Interviewer: Great, thank you. And how about the schools that you um up to the moment when you joined the military. What kind of educational background do you have?

Mararac: I went to Catholic school from kindergarten to twelfth grade and… um after graduation from high school I was accepted to the United States Naval academy and that’s how I got my commission into the US navy as a naval officer. I served as a surface warfare officer.

Interviewer: Alright great. So yeah we’re starting to talk about your military background now. um let’s now talk about you being based in Korea? So when , actually maybe even, not even just about Korea, so when were you enlisted umm and then when did you go to Korea?

1:08 – 2:31

Mararac: I was commissioned in 2007 upon graduation from the Naval Academy. Uh it’s different from being enlisted if you enlist in the military, then you go through boot camp or whatever indoctrination the, the branch of service you are joining has. For officers it’s necessary for you to have at least a-a bachelors and have graduated from college. So I graduated in 2007, that’s how I became a commissioned officer.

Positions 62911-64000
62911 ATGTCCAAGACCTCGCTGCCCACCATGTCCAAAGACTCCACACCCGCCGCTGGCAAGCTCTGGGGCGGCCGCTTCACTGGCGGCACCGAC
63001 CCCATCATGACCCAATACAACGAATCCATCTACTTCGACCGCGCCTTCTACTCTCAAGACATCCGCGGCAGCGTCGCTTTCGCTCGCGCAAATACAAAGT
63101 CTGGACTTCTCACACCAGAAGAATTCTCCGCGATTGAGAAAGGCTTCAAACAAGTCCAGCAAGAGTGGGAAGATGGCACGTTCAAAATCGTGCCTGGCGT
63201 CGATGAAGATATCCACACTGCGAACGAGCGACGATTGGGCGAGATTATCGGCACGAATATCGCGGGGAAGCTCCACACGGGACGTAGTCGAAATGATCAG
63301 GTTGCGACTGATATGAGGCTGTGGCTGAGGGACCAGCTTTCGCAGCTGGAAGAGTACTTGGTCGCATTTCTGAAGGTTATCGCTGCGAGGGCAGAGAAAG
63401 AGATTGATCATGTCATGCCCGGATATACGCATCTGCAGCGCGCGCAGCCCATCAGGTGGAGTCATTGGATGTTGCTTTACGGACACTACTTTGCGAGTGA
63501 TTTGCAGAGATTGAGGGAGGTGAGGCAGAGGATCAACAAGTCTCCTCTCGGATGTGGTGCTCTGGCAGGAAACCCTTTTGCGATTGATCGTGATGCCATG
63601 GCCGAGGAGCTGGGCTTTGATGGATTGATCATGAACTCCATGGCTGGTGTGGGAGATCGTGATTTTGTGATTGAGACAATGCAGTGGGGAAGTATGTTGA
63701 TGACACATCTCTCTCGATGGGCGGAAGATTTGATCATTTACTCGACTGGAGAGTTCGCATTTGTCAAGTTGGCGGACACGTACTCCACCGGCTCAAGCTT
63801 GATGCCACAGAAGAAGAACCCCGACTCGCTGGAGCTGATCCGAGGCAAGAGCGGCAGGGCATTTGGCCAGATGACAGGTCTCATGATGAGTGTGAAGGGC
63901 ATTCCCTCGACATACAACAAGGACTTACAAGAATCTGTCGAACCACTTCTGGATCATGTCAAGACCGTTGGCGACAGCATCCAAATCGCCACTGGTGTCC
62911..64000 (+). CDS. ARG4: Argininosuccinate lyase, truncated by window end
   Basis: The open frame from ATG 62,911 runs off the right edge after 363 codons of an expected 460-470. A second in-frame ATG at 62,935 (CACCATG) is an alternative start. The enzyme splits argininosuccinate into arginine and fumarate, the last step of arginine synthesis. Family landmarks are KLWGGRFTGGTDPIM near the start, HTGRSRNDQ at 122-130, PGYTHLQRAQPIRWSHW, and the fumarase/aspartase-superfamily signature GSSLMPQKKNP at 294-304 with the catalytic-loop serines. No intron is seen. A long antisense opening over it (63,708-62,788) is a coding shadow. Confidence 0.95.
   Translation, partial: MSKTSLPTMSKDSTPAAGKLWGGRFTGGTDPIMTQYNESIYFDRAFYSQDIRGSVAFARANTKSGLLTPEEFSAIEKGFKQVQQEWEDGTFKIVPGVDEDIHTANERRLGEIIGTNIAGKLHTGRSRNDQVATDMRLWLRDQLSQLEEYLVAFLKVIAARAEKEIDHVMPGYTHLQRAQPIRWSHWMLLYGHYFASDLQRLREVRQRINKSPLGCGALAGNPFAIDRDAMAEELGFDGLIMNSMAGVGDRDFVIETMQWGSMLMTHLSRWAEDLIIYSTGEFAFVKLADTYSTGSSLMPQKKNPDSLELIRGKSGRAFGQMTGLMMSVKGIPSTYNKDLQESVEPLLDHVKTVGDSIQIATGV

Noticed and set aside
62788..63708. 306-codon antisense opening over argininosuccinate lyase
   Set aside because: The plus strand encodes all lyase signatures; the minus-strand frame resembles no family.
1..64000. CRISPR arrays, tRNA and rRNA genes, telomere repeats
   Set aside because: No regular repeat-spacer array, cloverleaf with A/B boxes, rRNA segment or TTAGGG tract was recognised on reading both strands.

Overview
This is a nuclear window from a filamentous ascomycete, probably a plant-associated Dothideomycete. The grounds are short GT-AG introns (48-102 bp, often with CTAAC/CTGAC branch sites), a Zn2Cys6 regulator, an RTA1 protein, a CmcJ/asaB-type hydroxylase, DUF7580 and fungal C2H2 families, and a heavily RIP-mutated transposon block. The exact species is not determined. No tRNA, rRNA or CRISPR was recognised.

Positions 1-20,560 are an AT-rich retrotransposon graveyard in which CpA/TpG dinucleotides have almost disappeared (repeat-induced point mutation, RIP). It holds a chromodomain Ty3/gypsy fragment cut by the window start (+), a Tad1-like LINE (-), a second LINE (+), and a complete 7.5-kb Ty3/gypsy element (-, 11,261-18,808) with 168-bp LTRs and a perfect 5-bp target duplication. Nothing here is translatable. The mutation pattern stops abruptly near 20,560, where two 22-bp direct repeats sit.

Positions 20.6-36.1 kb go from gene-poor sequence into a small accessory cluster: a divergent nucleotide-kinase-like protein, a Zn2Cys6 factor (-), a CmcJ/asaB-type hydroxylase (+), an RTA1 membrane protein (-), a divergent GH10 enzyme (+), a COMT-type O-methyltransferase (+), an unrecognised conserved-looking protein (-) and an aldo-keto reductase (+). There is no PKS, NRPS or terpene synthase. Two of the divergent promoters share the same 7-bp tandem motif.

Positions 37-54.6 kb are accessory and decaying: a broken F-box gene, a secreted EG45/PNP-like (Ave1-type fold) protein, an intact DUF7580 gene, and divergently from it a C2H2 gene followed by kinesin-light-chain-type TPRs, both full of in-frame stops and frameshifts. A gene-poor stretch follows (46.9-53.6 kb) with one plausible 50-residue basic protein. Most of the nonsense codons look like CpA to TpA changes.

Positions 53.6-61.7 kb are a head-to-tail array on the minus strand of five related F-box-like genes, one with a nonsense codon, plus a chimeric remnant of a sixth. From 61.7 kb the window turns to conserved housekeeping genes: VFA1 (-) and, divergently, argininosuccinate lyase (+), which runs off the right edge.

Interviewer: Mkay. What kind of basic military training did you have and like where, what kinds?

Mararac: My military training started at the- the Naval Academy. We have our own indoctrination um prior to starting the academic year and then it’s really just constant military training it’s integrated into our-our college studies so we actually take classes that are um applicable to our military service in the future. So for instance, for me, I was a surface warfare officer, which means that I served primarily on ships or um, providing support to um the fleet in the US navy. Um so I took navigation courses in college, and other classes that were applicable to that job

2:31 – 4:53

Interviewer: And are you still a part of the Navy?

Mararac: I am not. I was retired, medically retired uh in April of 2014.

Interviewer: Okay, so then your rank uh right before retirement was what?

Mararac: I was a lieutenant or O3 in the Navy.